The South Indian city of Puducherry was once a French colony. Although the French are now gone, they’ve left some amazing cultural impressions on the city. Many of them are still visible to the naked eye, including the Kepi. 

When you visit Pondicherry on the South coast, you might come across police personnel wearing bright Red hats. These hats are a legacy of the city’s erstwhile French rulers and, like many of the city’s colonial edifices, they stand as a reminder of a bygone era. 

The headgear is called the Kepi and, according to Author Michael J. McAfee, is a forage cap or more exactly a fatigue cap that started showing up in the French campaigns in North Africa in the 1830s. The word itself comes from the Germans, literally meaning a ‘soft cap’.

These were used as alternatives to the ‘Shako’ which were much heavier and uncomfortable to wear. The Kepi had several variations. In the early 1850s, the ‘bonnet de police à visière’, or the first proper version of the Kepi, was used by the French Civil Police.

Earlier versions of the Kepi, like the visière, were squarish and oversized. While the Kepi began gaining popularity in Europe, across the Atlantic they were already widely in use. Militia men in New York may have worn something like a Kepi in the early 1840s.

Historians believe the Kepi gained popularity during the Crimean war between the Russian Empire and the combined forces of the Ottoman Empire, the French & British forces. Post this war, several variations of the hat started appearing in American and Russian militaries.

In 1870, during the Franko-Prussian War, Emperor Napoleon III abolished the Shako and formerly introduced the Kepi as their choice of headgear. During the American Civil War, Kepis were produced at a large commercial scale and were referred to as the McClellan Cap.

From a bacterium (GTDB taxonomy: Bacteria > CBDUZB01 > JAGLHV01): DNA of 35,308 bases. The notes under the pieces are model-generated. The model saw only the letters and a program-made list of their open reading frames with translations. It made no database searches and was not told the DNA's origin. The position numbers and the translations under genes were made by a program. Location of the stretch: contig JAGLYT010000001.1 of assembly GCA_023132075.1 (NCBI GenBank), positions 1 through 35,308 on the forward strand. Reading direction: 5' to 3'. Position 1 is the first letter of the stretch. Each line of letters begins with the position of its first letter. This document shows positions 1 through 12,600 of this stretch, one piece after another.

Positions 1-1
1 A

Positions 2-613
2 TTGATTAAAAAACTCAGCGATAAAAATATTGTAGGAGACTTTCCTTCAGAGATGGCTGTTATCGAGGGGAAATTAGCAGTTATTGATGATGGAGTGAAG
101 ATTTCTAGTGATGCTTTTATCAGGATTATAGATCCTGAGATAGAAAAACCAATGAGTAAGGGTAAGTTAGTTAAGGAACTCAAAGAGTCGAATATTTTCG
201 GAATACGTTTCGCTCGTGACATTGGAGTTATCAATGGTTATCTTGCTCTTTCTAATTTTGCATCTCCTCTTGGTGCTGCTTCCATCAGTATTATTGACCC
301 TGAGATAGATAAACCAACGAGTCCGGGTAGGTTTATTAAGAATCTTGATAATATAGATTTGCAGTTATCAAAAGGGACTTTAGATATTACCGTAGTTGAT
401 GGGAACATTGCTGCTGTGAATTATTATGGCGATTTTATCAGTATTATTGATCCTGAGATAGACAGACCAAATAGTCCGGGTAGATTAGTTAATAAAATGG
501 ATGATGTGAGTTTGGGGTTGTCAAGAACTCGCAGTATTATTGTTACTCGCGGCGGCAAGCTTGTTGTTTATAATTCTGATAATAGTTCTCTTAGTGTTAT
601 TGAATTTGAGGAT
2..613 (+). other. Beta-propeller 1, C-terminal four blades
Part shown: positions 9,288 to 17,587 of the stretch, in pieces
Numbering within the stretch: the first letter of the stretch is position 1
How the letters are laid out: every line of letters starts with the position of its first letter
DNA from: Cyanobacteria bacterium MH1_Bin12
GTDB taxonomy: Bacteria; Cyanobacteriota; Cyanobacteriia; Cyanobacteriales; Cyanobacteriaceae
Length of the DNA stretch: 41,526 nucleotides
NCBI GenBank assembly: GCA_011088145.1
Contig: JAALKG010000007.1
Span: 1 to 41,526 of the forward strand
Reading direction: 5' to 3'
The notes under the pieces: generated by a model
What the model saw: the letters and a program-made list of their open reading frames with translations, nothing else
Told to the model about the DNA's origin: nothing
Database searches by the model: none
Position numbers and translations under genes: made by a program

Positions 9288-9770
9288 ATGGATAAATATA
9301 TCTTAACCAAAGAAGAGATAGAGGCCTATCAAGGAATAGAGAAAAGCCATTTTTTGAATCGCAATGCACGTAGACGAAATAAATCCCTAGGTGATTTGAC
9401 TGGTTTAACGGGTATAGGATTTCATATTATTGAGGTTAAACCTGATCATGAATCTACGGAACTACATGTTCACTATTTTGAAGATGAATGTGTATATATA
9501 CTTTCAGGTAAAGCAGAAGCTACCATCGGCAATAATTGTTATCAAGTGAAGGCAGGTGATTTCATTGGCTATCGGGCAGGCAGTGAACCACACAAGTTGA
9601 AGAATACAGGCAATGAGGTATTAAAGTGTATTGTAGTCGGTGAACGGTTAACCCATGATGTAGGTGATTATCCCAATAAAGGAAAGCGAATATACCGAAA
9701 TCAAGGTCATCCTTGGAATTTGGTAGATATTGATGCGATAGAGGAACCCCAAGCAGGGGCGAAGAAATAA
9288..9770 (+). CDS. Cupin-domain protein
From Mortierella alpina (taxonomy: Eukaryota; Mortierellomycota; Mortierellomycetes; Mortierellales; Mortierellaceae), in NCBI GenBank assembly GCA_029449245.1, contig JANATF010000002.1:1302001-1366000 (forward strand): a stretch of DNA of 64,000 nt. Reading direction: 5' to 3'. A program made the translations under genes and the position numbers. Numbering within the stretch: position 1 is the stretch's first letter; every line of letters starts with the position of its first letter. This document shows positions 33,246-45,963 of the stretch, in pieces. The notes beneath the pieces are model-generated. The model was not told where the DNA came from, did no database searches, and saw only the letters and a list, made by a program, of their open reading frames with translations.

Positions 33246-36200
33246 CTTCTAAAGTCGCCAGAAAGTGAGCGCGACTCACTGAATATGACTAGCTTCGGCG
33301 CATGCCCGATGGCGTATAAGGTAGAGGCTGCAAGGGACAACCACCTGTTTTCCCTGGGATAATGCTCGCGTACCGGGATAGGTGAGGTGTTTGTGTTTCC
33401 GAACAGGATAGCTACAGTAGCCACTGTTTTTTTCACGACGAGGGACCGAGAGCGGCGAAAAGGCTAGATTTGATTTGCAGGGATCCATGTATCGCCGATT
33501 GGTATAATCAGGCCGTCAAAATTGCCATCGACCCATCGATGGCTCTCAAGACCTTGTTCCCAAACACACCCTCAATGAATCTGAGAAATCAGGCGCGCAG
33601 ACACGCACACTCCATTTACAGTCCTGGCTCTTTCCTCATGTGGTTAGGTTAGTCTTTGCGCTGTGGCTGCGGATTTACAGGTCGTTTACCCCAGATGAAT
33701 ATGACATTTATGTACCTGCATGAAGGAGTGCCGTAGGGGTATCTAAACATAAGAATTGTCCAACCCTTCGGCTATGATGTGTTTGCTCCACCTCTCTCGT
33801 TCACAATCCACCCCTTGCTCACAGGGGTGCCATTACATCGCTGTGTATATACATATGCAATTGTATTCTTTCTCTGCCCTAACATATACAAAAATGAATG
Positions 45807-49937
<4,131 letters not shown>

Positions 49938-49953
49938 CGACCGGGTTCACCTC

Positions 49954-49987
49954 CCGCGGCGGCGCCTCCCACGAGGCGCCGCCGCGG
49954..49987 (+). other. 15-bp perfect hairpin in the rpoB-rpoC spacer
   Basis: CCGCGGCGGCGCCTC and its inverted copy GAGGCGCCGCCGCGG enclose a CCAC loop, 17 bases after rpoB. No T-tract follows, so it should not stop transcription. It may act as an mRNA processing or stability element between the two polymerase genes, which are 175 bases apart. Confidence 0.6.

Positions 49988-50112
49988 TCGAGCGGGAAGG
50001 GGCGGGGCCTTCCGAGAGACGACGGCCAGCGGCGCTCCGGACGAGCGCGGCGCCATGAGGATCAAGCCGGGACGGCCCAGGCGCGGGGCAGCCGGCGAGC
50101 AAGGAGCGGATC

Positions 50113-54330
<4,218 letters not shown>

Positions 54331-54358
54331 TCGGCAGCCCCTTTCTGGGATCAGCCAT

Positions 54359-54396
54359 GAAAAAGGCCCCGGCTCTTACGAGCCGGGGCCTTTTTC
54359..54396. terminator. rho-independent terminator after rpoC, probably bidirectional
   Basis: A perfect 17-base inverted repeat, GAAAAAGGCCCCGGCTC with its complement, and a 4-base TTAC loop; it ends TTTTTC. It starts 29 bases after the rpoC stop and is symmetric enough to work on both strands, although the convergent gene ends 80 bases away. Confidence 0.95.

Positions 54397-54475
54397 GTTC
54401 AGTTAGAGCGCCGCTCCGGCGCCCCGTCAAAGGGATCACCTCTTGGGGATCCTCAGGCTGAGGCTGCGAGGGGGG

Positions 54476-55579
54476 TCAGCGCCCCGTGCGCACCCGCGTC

As the 1900s rolled in, the Kepi became standard across all French military and civil units, not only in mainland Europe but across all of France’s colonies, including Pondicherry.

Known as the ‘Section de la Gendarmerie Auxiliaire Indigene’, the Pondicherry police had jurisdiction over Yanam, Karaikal, and Mahe. The armed constabulary, which had mainly French personnel, wore Blue Kepis while the Civil forces, mostly indigenous, wore Bright Red ones.

After full integration into the Indian territory, only the Bright Red Kepis remain as a strange remainder of Pondicherry’s French history. 

Probably the most famous person ever to flaunt the Kepi has to be Charles de Gaulle, a French Soldier, and a key architect of the Fifth Republic.

A highly polarized figure, he is probably the only political/military leader of the 20th century to have survived as many as 30 assassination attempts, inspiring the plots of several best-selling books in the process. 

Sources: Michael J. McAfee, Forage Cap, or Kepi?: (Maybe Fatigue Cap Would Be Better),  Military Images, Vol. 32, No. 4 (AUTUMN 2014),; Police History,